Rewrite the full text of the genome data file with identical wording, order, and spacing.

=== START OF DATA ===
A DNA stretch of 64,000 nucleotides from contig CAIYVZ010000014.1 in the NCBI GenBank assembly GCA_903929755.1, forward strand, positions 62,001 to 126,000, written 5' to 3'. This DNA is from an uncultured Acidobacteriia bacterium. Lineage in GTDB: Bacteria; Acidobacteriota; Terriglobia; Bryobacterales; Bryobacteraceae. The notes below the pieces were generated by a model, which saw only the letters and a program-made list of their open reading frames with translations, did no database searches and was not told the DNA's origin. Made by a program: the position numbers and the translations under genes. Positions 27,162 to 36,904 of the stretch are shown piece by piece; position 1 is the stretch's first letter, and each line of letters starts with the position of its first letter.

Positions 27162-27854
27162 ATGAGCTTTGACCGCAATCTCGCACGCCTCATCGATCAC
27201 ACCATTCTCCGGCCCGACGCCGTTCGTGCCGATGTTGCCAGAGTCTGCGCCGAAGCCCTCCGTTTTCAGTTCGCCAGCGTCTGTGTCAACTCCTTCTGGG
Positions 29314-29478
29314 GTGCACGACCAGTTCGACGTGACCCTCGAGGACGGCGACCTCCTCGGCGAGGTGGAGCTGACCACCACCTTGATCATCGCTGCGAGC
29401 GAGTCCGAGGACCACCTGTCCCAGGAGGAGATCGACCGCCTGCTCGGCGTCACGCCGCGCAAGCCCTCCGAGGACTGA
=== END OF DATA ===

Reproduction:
A DNA stretch of 64,000 nucleotides from contig CAIYVZ010000014.1 in the NCBI GenBank assembly GCA_903929755.1, forward strand, positions 62,001 to 126,000, written 5' to 3'. This DNA is from an uncultured Acidobacteriia bacterium. Lineage in GTDB: Bacteria; Acidobacteriota; Terriglobia; Bryobacterales; Bryobacteraceae. The notes below the pieces were generated by a model, which saw only the letters and a program-made list of their open reading frames with translations, did no database searches and was not told the DNA's origin. Made by a program: the position numbers and the translations under genes. Positions 27,162 to 36,904 of the stretch are shown piece by piece; position 1 is the stretch's first letter, and each line of letters starts with the position of its first letter.

Positions 27162-27854
27162 ATGAGCTTTGACCGCAATCTCGCACGCCTCATCGATCAC
27201 ACCATTCTCCGGCCCGACGCCGTTCGTGCCGATGTTGCCAGAGTCTGCGCCGAAGCCCTCCGTTTTCAGTTCGCCAGCGTCTGTGTCAACTCCTTCTGGG
Positions 29314-29478
29314 GTGCACGACCAGTTCGACGTGACCCTCGAGGACGGCGACCTCCTCGGCGAGGTGGAGCTGACCACCACCTTGATCATCGCTGCGAGC
29401 GAGTCCGAGGACCACCTGTCCCAGGAGGAGATCGACCGCCTGCTCGGCGTCACGCCGCGCAAGCCCTCCGAGGACTGA